The total number of EV sales worldwide is expected to rise to 26.8 million units by 2030, according to Platts Analytics. Despite this, it may turn out that we need to sell more than the projected amount in order to reach the dream of carbon neutrality in a timely manner. Fortunately, EV tech improves every day, and some of these improvements are likely to appear in 2023 EV models. It may also revolutionize other sectors of tech, from mining and manufacturing to vehicle design. Let’s take a look at all of the technologies EVs are going to boost on the road to full-scale adoption.
Mining and Manufacturing may Become much more Sustainable
Currently, EV adoption is fraught with controversy, from the exploitation that the lithium supply chain is involved with to the issue of their initial carbon footprint being bigger than that of gas cars right out of the factory. But all of these issues are being addressed, partly thanks to all of the public outcry against these kinks in the campaign for an electric future.
The high demand for lithium has brought about great strides in sourcing, mining techniques, and manufacturing efficiency that will let the EV market meet its ever-rising need for the mineral. Meanwhile, vehicle and OEM plants are being subjected to more stringent carbon-abatement standards, suppressing their carbon footprint while more sustainable production methods are still in development.
Electric Vehicles may Fundamentally Change how Cars are Designed
As much as EVs will drastically change supply chain and manufacturing practices, it will also overhaul how we design automobiles from the ground up. One of the more literal examples can be found in the concept of electric in-wheel motors. While by no means new, first having been invented in 1900 by Ferdinand Porsche and his partners, it is no less revolutionary now that it’s poised for mass adoption more than a century on.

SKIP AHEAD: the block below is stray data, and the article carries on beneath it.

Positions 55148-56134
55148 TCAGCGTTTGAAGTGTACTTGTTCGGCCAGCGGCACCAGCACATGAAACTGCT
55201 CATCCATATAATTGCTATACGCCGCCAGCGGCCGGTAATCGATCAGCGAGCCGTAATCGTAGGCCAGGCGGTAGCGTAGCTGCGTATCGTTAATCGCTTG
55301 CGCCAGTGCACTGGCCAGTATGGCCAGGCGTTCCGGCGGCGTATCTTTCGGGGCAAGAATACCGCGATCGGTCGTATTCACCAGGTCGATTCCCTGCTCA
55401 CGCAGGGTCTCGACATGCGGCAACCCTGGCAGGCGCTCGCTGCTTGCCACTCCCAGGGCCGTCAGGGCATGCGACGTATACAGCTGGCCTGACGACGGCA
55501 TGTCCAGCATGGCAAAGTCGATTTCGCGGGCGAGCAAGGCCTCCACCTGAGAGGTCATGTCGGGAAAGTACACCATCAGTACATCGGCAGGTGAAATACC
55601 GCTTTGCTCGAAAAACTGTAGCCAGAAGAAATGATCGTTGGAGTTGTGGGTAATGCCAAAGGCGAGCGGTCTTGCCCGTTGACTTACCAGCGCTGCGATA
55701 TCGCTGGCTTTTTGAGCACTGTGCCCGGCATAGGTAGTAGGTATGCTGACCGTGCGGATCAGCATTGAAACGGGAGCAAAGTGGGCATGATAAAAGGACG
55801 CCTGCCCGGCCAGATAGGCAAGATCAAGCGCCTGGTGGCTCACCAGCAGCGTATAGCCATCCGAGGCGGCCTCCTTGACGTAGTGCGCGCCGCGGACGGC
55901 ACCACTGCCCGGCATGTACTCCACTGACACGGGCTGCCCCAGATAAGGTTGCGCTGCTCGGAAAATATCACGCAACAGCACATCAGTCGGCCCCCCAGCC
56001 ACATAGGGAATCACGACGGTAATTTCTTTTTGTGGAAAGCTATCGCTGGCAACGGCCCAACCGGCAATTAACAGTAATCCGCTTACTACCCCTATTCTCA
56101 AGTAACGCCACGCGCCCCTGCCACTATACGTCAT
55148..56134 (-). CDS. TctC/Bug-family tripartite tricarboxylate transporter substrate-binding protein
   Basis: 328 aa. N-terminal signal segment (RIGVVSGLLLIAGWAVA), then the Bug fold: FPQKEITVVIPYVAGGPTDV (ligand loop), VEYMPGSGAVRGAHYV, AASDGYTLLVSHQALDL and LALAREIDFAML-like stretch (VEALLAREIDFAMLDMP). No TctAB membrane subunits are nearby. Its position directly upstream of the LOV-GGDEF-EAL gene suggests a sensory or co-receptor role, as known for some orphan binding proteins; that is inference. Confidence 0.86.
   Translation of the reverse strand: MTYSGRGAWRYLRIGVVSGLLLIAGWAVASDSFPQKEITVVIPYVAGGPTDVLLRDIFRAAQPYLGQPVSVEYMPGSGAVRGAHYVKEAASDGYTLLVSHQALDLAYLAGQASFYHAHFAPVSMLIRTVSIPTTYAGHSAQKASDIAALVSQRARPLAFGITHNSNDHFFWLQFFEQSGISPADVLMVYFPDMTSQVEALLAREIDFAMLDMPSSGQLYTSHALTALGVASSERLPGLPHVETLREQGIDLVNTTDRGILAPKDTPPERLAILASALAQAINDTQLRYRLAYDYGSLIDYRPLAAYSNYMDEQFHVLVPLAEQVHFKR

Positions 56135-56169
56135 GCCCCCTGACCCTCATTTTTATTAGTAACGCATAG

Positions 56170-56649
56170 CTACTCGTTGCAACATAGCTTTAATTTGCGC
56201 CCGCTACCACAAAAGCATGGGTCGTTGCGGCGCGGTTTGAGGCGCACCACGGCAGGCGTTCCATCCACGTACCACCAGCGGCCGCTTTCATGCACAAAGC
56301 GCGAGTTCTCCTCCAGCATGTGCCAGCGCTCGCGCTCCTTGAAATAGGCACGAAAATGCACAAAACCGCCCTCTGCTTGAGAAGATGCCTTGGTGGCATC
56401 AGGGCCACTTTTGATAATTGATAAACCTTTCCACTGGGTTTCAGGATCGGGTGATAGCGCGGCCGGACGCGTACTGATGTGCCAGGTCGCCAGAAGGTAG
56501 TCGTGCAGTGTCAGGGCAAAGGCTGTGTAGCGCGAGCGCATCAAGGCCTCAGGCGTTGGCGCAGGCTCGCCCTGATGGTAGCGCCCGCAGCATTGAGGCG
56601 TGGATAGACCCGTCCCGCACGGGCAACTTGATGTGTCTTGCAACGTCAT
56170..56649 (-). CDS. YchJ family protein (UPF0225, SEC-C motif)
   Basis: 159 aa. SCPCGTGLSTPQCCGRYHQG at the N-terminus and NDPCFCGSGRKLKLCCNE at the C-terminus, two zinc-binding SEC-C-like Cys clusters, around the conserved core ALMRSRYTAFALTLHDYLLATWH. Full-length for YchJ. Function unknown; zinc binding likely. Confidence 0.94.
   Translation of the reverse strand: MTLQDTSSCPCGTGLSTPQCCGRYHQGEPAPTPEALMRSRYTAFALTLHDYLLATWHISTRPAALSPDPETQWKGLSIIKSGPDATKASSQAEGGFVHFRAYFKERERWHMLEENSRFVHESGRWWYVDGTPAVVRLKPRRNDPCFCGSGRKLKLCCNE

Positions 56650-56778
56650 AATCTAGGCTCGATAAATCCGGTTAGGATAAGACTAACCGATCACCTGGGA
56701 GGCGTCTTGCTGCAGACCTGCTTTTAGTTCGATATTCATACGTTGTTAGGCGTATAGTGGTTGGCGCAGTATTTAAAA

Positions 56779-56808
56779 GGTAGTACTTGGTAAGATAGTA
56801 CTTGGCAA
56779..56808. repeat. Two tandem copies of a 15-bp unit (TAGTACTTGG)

In-wheel motor schemes would drastically reduce the size of the engine, increasing space for other things and making the car lighter overall. This also subsequently raises fuel efficiency, increasing the range of EVs by many times its current amount. We’re already seeing designs being drawn up for both everyday and heavy-duty usage. And since EVs don’t use combustion, they’re going to use completely different engine oils and fluids, maybe even ones that could last for life.
What Comes after Full-Scale EV Adoption?
The success of EVs is highly likely to revolutionize other parts of the transport sector as well. One of the main things that the public eye is fixated on is eVTOL, or electric vertical take-off and landing technology. This is likely to be humanity’s best bet at finally achieving the dream of flying cars, though many push back against it, citing impracticality. But while many counterpoints to electric flying cars are reasonable, supporters remain faithful that compromises could be found, from mass transport options such as air buses to quieter and more powerful electric flight engines.
If nothing else, learning more about electric engines could lead us to developing the first solid-state electric airliner, which would reduce the carbon cost of air travel to near-zero once fully implemented. There remains a very pressing use case for electric flying vehicles: congestion. Even with enthusiastic initiatives to develop public transportation, it may not be enough to combat the inevitable congestion that would arise from our ballooning world population.
As it turns out, all of these improvements are among people’s reservations towards EV adoption. Although it’s been an uphill battle, EVs indirectly changing these sectors for the better will only make EV adoption a bigger benefit to mankind.